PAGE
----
Literary Legend Discusses Western Outlaws, “Chinatown” and St. Ignatius
THE SANTA CLARA
November 10, 2016
Across Santa Clara’s campus, countless accomplished faculty and staff in all fields can be found. Ron Hansen, a professor in the English Department, is undoubtedly among the greats here.
Hansen has published ten novels and several short stories, many of which received critical acclaim. He has also written screenplays and produced films—including “The Assassination of Jesse James by the Coward Robert Ford,” a movie based on Hansen’s novel that starred Brad Pitt and Casey Affleck. With the recent release of Hansen’s newest novel “The Kid,”
The Santa Clara interviewed the English professor to find out more about his continual efforts in the literary world.
Could you tell me a little about your latest novel, “The Kid?”
It’s a biographical novel about William Henry McCarty, who took the last name alias of Bonney, and in December 1880 was surprised to find himself called Billy the Kid.
What first sparked your interest in telling the story of Billy the Kid?
I have long been interested in celebrity in the Old West. Why did a horse and cattle rustler who was handy with guns become a legendary, even mythological figure? There were hundreds of guys just like him, but he had a swashbuckler air, a daring, a cavalier attitude that captivated newspaper readers.
How long were you working on the novel, and does the use of real historical figures help or cause problems? How much research is involved in such a project?
The research is immense. I read everything available on Billy and his times before I started writing. After I finished that, the writing came fairly quickly because I was so steeped in the material.
Several of your novels have been set in the Wild West and focus on various outlaws. What keeps drawing you back to those subjects?
The moral and ethical questions seem to be in bold relief in that era. And in particular with Billy, the distinctions between heroes and villains was very muddied. There were elements of wrong action and motives on all sides.
You’ve worked on several screenplays throughout your writing career. Do you find screenwriting to be easier or harder than writing novels and short stories? What are the specific demands of each form?
Screenplays are easier to write, but you have to deal with what is kindly called “notes,” and they can come from finance people who know little about writing. With novels, you are writer, director and actor in all the parts. With screenwriting, you’re foundational to the project, but always susceptible to changes. I have written both adaptations of my novels and those of others, and also original screenplays. I have generally been paid for my efforts, but not all have been made. That’s the chief frustration with filmmaking.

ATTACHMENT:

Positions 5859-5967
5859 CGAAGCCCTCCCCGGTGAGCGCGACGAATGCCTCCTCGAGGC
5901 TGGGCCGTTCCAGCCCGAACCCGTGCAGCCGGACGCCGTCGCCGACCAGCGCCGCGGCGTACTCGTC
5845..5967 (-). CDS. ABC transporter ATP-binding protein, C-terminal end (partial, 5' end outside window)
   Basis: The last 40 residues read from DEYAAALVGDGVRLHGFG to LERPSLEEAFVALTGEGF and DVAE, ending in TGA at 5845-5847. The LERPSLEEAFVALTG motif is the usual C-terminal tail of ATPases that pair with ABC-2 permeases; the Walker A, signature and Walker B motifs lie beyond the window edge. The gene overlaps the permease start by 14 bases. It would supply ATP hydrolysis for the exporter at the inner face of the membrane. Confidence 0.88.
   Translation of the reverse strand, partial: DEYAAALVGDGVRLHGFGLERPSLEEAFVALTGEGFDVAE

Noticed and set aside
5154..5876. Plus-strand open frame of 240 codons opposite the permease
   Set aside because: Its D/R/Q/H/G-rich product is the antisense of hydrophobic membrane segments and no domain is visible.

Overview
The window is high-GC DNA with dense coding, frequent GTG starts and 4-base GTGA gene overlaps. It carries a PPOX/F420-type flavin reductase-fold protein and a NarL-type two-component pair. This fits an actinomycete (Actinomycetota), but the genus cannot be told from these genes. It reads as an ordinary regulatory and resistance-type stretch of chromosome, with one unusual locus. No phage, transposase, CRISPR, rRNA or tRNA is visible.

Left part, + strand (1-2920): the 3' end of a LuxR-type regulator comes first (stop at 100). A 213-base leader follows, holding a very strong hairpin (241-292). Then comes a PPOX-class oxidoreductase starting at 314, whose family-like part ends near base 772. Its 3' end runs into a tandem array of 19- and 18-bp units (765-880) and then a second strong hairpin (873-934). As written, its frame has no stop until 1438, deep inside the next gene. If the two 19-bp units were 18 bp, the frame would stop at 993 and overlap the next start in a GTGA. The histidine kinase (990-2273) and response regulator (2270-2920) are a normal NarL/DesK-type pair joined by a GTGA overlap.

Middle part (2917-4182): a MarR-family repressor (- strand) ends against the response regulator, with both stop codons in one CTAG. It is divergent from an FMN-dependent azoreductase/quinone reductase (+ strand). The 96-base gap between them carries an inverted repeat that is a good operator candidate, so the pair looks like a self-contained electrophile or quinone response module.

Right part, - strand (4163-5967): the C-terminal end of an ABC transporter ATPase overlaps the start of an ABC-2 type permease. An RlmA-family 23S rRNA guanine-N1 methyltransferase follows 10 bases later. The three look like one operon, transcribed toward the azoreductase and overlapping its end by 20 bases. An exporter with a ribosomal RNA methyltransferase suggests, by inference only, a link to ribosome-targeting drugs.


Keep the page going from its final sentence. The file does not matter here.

What’s your favorite screenplay? Favorite novel?
I think “Chinatown” is nearly perfect as a script. I find it hard to single out my favorite novel, so I’ll go with “The Distant Land of My Father” by Bo Caldwell.
Was there a particular piece of writing—a novel or short story—that really made you want to become a writer? Or did you gradually realize over time that you wanted to be a writer?
I was a huge fan of Edgar Allan Poe in grade school. I was transported by his stories. By the time I was in fifth grade I recognized an excited interest in language and in fictional narrative. It’s very helpful to have that focus so early.
What’s your favorite project that you’ve worked on—in any area—film, novels or short stories?
There are favorite aspects to all writing. In each novel or story there’s something, maybe just a sentence or quip that makes me delighted with myself. Every writer regularly finds those joys or they wouldn’t be able to keep at it.
What advice do you have for aspiring writers? Is the field better or worse today for an emerging writer than when you started out?
Publishing has greatly changed because of the economics of book production and sales, and also because there are far fewer readers. Aspiring writers will have a peculiarly different field to deal with and I’m afraid I can’t be of much help in conquering it…
What have you read recently that made you say, “Wow.” Who are the writers you want more people to know about?
My friend Tobias Wolff, who was just on campus, is well known and an exceptional writer. Perhaps a little less famous is Jim Shepard, a wonderful writer especially of short stories.
We share our manuscripts for advice and editing before sending them to our publishers. Finding a helpful reader is crucial to one’s development.
How does your faith play a role in your writing? Are you drawn to certain themes like faith and justice in your stories?
My Catholic faith is at least subterranean in whatever I write. Saint Ignatius’s counsel that we should seek God in all things is good advice for any fiction writer or poet. And even the instinct to write is similar to that of religion: the recognition that there is something going on here that matters.
What is your favorite part of Santa Clara?
Hard to say. Maybe the Mission Church and the gardens?
How does teaching writing at Santa Clara impact your role as a novelist or as a screenwriter?
You can become very isolated and solipsistic just hanging out on your own. Teaching gives me the opportunity to talk about books or films I admire, to try out various ideas, and to nurture new writers in a gratifying way. The interest and excitement students (bring to) my classes are wonderfully restorative.
Contact Maura Turcotte at firstname.lastname@example.org or call (408) 554-4852.